Frank Schleck stage 15 Tour de France 2008

Stage 15 photo gallery>>

Frank Schleck (CSC-Saxo Bank) sensationally out-rode Cadel Evans (Silence-Lotto) in today's first Alpine Tour de France stage to gain the race lead and coveted yellow jersey.

All of the main general classification contenders formed an elite group, playing cat and mouse up the final climb of the day. Evans attempted to police every move made by Frank Schleck, but with CSC-Saxo Bank team-mates Carlos Sastre and brother Andy Schleck on hand to help, Evans found himself isolated.

A late attack by Bernard Kohl (Gerolsteiner) was a sincere attempt by the Austrian to snatch the yellow jersey, but Schleck did enough to limit the time difference between him and Kohl, and still put seconds into Evans. Tactically, it was almost flawless.

Evans now slips to third overall and eight seconds adrift of Frank Schleck, with Kohl moving up to second at seven seconds thanks to his determined ride. There is now less than a minute separating the top six riders in the race.

Ahead of the battle for the yellow jersey unfolding behind them, Australian break specialist Simon Gerrans (Credit Agricole) won his first stage of the Tour at Prato Nevoso. Gerrans out-sprinted his fellow breakaway companions Egoi Martinez (Euskaltel-Euskadi) and Danny Pate (Garmin-Chipotle) to seal the stage win.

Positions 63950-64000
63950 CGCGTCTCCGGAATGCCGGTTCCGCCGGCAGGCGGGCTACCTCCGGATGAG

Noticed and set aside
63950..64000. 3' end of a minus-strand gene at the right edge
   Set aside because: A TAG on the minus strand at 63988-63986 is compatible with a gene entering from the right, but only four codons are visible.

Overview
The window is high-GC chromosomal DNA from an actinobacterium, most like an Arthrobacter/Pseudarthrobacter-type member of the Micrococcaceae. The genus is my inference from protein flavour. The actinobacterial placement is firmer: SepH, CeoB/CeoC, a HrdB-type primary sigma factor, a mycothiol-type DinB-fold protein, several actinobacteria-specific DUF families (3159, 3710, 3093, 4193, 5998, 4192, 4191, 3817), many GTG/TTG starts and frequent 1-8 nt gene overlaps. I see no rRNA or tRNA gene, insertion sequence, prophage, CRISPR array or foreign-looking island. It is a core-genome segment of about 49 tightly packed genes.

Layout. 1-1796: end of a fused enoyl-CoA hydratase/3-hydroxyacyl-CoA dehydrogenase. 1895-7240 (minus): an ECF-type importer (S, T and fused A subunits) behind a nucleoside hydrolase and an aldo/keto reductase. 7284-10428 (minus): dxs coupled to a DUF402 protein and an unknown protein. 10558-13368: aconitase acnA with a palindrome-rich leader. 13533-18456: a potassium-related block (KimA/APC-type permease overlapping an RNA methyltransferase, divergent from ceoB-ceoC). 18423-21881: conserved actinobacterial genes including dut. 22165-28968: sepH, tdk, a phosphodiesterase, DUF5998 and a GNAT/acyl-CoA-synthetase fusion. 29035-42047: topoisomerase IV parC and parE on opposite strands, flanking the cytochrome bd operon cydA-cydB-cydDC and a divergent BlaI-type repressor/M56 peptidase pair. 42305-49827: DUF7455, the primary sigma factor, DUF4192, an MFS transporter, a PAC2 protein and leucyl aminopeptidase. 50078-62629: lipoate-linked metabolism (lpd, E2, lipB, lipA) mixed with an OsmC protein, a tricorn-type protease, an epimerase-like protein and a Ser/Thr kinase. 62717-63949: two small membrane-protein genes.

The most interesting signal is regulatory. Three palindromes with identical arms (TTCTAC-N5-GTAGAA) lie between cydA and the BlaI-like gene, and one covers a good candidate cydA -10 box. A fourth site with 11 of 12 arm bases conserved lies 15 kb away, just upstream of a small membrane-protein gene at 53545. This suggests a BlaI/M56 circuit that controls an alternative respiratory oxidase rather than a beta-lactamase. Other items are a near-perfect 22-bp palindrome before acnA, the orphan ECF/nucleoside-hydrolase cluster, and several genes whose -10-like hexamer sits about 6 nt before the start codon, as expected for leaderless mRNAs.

Tomorrow is the second rest day of the 2008 Tour, giving the riders a chance to recoup some energy before the race resumes in the Alps on Tuesday.

1. Simon Gerrans (Aus) Credit Agricole 182km in 4h 50m 44secs

2. Egoi Martinez (Spa) Euskaltel-Euskadi at 3secs

3. Danny Pate (USA) Garmin-Chipotle at 10secs

4. Jose Arrieta (Spa) Ag2r at 55secs

5. Bernhard Kohl (Aut) Gerolsteiner at 4m 3secs

6. Carlos Sastre (Spa) CSC-Saxo Bank at same time

7. Alejandro Valverde (Spa) Caisse d'Epargne at 4m 12secs

8. Denis Menchov (Rus) Rabobank at 4m 23secs

9. Frank Schleck (Lux) CSC-Saxo Bank at 4m 41secs

10. Christian Vande Velde (USA) Garmin-Chipotle at 4m 43secs


105. David Millar (GB) Garmin-Chipotle at 21m 57secs

127. Chris Froome (GB) Barloworld at 25m 33secs

1. Frank Schleck (Lux) CSC-Saxo Bank

2. Bernhard Kohl (Aut) Gerolsteiner at 7secs

3. Cadel Evans (Aus) Silence-Lotto at 8secs

4. Denis Menchov (Rus) Rabobank at 38secs

5. Christian Vande Velde (USA) Garmin-Chipotle at 39secs

6. Carlos Sastre (Spa) CSC-Saxo Bank at 49secs

7. Kim Kirchen (Ger) Columbia at 2m 48secs

8. Vladimir Efimkin (Rus) Ag2r at 3m 36secs

9. Alejandro Valverde (Spa) Caisse d'Epargne at 4m 11secs

10. Samuel Sanchez (Spa) Euskaltel-Euskadi at 4m 34secs


51. David Millar (GB) Garmin-Chipotle at 52m 37secs

95. Chris Froome (GB) Barloworld at 1h 37m 12secs


1. Bernhard Kohl (Aut) Gerolsteiner


1. Oscar Freire (Spa) Rabobank


1. Vincenzo Nibali (Ita) Liquigas

Tour de France 2008

Danny Pate heads the break

Tour de France 2008

(front row l-r) Bernhard Kohl, Alejandro Valverde and Denis Menchov

Tour de France 2008

Simon Gerrans wins the stage

Tour de France 2008

Cadel Evans rode defensively to limit his loses

Photos by Graham Watson


Stage 15: Schleck takes lead in the Alps

Stage 14: Oscar Freire wins in Digne-les-Bains

Stage 13: Cavendish takes fourth win